Jim Backus somehow starred in two competing TV shows in the same time slot
The success of one series nearly killed another of his beloved characters.
Image: The Everett Collection
Jim Backus rose to fame by making us laugh on the hit comedies I Married Joan and Gilligan's Island. But the actor was not exactly a fan of sitcom gigs. "You're like the living dead. They throw you in in September and let you out in June," he carped in a 1969 interview. He joked that he had formed a support group for television actors called Series Anonymous to help them cope with landing roles. "They call me up, bring over a bottle of booze, and I talk them out of it."
If it seems as if Backus had an inner conflict about his job, perhaps its because he had a real-life outer conflict with his job. In 1965, he was starring in two new television shows on two different networks — and they were scheduled against one another.
One of them, of course, was Gilligan's Island, on which he played stranded millionaire Thurston Howell III. The CBS series was an immediate sensation, easily winning its 8:30 p.m. time slot on Saturday nights. The castaways earned an impressive 24.7 rating, enough to rank it the 18th most-watched show on television, according to Nielsen. That put it above the likes of Gunsmoke, Perry Mason, McHale's Navy and The Addams Family.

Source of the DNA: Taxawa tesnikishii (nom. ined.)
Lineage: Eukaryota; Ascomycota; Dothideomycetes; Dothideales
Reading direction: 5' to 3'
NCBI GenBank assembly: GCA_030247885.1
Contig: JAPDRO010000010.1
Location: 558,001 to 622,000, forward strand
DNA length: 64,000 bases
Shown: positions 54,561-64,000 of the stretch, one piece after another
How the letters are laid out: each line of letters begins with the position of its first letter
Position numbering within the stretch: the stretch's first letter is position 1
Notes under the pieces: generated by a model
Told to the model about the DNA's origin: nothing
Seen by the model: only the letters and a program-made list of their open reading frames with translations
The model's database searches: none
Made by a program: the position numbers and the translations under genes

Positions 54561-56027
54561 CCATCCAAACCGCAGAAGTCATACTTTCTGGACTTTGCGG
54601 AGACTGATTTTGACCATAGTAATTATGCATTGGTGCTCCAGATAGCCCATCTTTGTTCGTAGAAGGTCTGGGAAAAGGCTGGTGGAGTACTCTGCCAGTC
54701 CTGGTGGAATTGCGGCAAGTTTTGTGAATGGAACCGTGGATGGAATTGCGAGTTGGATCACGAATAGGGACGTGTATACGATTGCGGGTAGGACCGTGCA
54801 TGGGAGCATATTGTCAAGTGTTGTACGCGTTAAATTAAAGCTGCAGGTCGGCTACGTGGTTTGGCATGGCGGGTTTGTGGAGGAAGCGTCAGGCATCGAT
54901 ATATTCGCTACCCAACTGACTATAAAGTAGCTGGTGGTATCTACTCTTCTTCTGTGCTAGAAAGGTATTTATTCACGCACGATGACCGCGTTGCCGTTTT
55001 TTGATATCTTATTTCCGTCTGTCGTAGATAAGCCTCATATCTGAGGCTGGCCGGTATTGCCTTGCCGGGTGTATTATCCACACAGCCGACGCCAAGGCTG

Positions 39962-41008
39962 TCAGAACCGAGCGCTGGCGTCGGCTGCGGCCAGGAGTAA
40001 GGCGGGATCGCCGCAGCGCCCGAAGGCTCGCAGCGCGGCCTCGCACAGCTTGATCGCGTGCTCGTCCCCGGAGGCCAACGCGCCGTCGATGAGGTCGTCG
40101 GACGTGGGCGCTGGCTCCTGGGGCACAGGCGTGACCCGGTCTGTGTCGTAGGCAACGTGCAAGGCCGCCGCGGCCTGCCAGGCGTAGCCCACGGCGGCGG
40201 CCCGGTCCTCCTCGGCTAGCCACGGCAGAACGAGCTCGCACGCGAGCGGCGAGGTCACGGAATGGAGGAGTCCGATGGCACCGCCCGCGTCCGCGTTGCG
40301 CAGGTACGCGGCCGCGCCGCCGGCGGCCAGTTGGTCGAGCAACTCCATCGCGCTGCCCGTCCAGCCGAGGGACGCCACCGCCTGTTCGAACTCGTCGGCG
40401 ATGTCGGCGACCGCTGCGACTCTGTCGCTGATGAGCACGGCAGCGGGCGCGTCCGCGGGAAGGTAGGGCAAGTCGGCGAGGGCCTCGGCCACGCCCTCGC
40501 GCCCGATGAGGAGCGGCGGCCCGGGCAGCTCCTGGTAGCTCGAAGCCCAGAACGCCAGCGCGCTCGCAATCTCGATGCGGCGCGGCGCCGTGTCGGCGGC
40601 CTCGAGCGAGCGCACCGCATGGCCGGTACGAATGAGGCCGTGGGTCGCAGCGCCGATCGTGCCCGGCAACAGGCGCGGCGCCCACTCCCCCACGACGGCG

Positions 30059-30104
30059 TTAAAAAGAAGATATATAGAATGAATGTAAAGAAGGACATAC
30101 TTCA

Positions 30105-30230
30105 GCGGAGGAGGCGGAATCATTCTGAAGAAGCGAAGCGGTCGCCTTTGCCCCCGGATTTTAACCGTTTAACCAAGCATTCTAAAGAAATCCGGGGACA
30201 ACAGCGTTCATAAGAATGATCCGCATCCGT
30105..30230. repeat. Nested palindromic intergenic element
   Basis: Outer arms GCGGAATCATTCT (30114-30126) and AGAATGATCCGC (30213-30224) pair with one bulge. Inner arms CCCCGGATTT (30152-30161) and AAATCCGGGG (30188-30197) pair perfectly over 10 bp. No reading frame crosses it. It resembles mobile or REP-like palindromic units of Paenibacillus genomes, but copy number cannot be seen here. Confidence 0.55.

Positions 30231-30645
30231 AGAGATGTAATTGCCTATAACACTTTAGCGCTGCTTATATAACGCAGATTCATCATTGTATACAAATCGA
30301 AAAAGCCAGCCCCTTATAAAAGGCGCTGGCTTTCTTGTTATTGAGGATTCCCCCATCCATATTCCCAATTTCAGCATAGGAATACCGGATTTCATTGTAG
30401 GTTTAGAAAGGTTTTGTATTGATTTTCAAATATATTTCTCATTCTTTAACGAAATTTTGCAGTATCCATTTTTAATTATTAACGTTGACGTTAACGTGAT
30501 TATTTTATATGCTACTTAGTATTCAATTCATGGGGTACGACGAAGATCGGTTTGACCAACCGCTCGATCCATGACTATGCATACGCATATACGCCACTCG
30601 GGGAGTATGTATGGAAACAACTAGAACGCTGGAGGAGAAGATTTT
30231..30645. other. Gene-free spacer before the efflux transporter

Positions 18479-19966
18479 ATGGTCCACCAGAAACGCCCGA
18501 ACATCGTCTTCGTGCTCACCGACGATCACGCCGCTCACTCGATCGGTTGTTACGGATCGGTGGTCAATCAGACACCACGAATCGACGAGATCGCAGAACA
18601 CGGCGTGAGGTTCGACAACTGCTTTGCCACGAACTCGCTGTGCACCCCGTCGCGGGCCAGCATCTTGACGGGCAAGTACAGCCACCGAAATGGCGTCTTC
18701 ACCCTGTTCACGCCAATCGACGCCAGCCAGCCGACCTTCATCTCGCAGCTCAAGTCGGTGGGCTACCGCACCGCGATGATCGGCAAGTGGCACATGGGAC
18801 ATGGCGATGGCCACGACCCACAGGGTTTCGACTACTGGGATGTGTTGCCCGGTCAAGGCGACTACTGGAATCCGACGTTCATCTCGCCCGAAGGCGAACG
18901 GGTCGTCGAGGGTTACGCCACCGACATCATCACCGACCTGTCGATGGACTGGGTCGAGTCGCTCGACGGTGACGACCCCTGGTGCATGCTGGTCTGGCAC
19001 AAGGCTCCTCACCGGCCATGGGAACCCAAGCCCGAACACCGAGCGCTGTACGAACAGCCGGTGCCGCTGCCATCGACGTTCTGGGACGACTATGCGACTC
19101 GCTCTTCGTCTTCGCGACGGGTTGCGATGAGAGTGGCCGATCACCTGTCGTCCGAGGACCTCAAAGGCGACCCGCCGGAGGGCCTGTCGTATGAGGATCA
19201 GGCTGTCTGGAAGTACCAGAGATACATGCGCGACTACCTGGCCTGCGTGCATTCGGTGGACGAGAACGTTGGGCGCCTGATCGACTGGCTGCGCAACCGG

Meanwhile, over on NBC, the peacock network was premiering a new primetime cartoon that year, The Famous Adventures of Mr. Magoo. Thanks to the popularity of The Flintstones, The Jetsons and Jonny Quest, animation was suddenly an evening affair. NBC looked to continue the cartoon craze with a new Mr. Magoo. The lovable, excessively near-sighted character dated back to 1949. Mr. Magoo theatrical shorts had twice won Oscars in the 1950s, and a syndicated television series produced 130 episodes of the old man's adventures. Throughout it all, Jim Backus had provided the voice of Mr. Magoo.
The holiday special Mister Magoo's Christmas Carol continued the success in 1962. That yuletide treat, which placed the Mr. Magoo character into a familiar tale, inspired The Famous Adventures of Mr. Magoo, which inserted the nearly-blind fellow into classics like Robin Hood, Treasure Island and Don Quixote. There was even a Dick Tracy episode.
NBC launched the series on Saturday evenings at 8 p.m. Which was all well and good, until the network decided to move the program mid-season.
Yep, NBC pushed The Famous Adventures of Mr. Magoo back half an hour to compete directly with Gilligan's Island.
Mr. Howell drubbed Mr. Magoo in the ratings. NBC canceled The Famous Adventures of Mr. Magoo after a single season. Mr. Magoo was never quite so popular again. Talk about being a victim of your own success.